Re: [PipingDesign] Hazardous zone

From: <>
Date: Thu Mar 22 2007 - 14:31:00 EDT


De-rating a hazardous area can potentially get rather complex. In the USA, the codes typically reference or adopt Article 500 of NFPA 70 (the National Electric Code), and NFPA 497 (Classification of Flammable Liquids......), and other NFPA standards that are designed for specific processes or operations. The NFPA standards refer to themselves as "Recommended Practices". I am unaware of any code or standard that specifically addresses de-rating, so one approaches de-rating more by inference and good engineering judgement. Of course "good engineering judgement" can trump pretty much any code or standard in use in many ir not most jurisdictions. The problem becomes one of personal liability. That said.....

With "adequate ventilation", almost any area might be justifiable as non-classified. NFPA 497 defines Adequate Ventilation as "... 6 [fresh] air changes per hour, or 1 cfm per square foot of floor area, or other similar criteria that prevent the accumulation of significant quantities of vapor-air concentrations from exceeding 25% of the LFL." Conservatively, many people assume 2 x 6 changes per hour must be conservative. However, the layout and other local issues must be considered - such as, are there any columns, beams, tanks, etc. that can function as baffles and impede the exchange of fresh air? Also, what MUST be done to assure that the concentration can NEVER exceed 25% of the LFL? Sometimes the characteristics of the particular flammable vapor (or liquid from which it is generated) must be considered. How much could be spilled from a potential rupture or other containment failure? Even with a "proof of operation" and timer on ventilation fans, what modes of failure are possible, and how can they be designed around? A lot of this can come out of a well organized and documented Process Hazards Analysis. A small enclosure (not structural) can be built around the source, and exhaust the source to keep in safe (for personnel exposure and respiration, for instance), and almost everything outside the enclosure is non-classified. And ultimately, the owner of the facility is responsible (legally) for the classification (or lack thereof). Is he (whether an individual or corporation) willing to stand behind the documentation and recommendations? Insurance costs could be higher because the classification is counter to insurance carrier policies.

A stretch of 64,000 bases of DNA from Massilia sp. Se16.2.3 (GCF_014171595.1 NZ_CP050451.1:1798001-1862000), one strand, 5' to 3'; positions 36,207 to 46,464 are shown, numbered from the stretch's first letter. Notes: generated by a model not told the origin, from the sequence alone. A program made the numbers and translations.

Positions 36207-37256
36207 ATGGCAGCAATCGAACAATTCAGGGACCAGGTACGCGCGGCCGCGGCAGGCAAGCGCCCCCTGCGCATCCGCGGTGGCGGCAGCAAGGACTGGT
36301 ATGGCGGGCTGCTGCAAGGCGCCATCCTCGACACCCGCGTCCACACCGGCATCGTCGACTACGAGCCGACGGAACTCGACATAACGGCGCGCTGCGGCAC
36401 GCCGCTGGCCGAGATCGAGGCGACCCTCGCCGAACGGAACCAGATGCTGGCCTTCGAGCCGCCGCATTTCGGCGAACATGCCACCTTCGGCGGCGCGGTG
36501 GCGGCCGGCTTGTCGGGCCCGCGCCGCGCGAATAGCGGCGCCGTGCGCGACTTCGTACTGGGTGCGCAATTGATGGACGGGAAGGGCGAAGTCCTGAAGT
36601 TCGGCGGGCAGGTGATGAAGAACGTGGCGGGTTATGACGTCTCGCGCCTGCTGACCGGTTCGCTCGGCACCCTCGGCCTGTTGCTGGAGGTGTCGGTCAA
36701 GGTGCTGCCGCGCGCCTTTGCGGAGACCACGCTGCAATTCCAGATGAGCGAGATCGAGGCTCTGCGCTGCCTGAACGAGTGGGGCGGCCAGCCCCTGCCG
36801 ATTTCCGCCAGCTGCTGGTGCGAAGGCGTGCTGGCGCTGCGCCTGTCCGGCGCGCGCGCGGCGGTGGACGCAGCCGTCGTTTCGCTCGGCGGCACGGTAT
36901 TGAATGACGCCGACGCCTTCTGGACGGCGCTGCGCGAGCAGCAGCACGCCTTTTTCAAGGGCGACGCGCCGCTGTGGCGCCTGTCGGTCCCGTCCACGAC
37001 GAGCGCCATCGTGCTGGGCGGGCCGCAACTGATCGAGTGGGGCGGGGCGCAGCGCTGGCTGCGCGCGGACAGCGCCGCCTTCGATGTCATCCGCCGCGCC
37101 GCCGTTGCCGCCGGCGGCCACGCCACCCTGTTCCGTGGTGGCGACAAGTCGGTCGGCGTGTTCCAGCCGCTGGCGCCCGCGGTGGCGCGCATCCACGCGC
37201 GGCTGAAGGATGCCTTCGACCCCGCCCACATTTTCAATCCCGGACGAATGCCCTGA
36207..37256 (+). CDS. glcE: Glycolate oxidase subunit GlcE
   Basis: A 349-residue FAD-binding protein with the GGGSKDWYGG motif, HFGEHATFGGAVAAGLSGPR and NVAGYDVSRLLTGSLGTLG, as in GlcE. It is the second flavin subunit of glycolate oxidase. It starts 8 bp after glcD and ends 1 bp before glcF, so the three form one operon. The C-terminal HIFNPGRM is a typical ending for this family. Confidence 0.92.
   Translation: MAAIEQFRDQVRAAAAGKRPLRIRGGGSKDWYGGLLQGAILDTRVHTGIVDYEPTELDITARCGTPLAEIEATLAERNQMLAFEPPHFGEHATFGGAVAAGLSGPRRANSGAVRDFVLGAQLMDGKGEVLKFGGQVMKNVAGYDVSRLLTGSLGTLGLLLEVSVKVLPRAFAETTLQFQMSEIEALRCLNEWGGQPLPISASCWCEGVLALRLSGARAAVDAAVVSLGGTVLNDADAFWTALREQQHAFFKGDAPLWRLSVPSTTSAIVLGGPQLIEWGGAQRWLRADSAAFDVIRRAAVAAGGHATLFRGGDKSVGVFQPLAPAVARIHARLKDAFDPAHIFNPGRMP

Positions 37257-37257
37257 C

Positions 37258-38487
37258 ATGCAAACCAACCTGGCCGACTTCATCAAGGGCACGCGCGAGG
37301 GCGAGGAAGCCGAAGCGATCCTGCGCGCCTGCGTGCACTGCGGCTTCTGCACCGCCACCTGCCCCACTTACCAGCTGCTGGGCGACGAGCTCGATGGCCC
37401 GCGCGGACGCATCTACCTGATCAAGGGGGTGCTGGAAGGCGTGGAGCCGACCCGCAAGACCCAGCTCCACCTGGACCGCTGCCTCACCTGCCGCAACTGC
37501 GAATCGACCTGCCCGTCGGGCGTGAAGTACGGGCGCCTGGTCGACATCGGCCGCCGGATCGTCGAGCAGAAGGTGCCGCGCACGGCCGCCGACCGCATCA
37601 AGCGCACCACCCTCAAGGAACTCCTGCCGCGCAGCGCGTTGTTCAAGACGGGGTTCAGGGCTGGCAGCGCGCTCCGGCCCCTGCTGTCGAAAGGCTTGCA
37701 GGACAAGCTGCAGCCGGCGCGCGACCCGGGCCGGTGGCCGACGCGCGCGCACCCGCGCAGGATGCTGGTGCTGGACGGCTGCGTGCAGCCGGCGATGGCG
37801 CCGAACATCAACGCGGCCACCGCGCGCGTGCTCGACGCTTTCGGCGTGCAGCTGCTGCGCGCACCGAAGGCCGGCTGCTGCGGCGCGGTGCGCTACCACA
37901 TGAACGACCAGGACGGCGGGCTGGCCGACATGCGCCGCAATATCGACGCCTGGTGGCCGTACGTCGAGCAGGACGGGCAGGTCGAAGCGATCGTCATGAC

After all of this, I find that, in the situations where the owner is responsible enough to consider classification, they tend to go way overboard and classify an entire room because of a small potential source 150 feet away, often in a different ventilation zone, and they waste a lot of money on installation capital and on-going maintenance. Also, I find ignorant owners who have just plain been lucky, because they should design in electrical and mechanical systems to control potential hazards, but didn't even know the hazard existed. It's pretty much like hazardous piping design in that regard.

Hope that answered your question.

... Bruce D. Bullough ...
Lead Process Engineer
Foth Production Systems, LLC
8550 Hudson Boulevard North, Suite 100
Lake Elmo, MN 55042
Direct: +651-288-8598 Fax: +651-288-8551

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Jack Osborn <>
Sent by:
03/22/2007 11:45 AM
Please respond to


Re: [PipingDesign] Hazardous zone

Hi Bruce

....I appreciated your answer to Amit....These things are critical and I think you gave him good advice. Can I ask about the strategy of reducing, say a Class 1, Div 2 area, to an unclassified area? understanding is that this can be done if the ventilation rates are 12 air changes per hour or higher. This requires that the Fans have a proof of operation and perhaps alarmed for failure. Is this something you know about and can comment on?

thanks for your answer in advance.....


Jack Osborn, P.E.
Mechanical Engineer
IC Engineering
510 242 - 3094 Received on Thu Mar 22 14:31:00 2007

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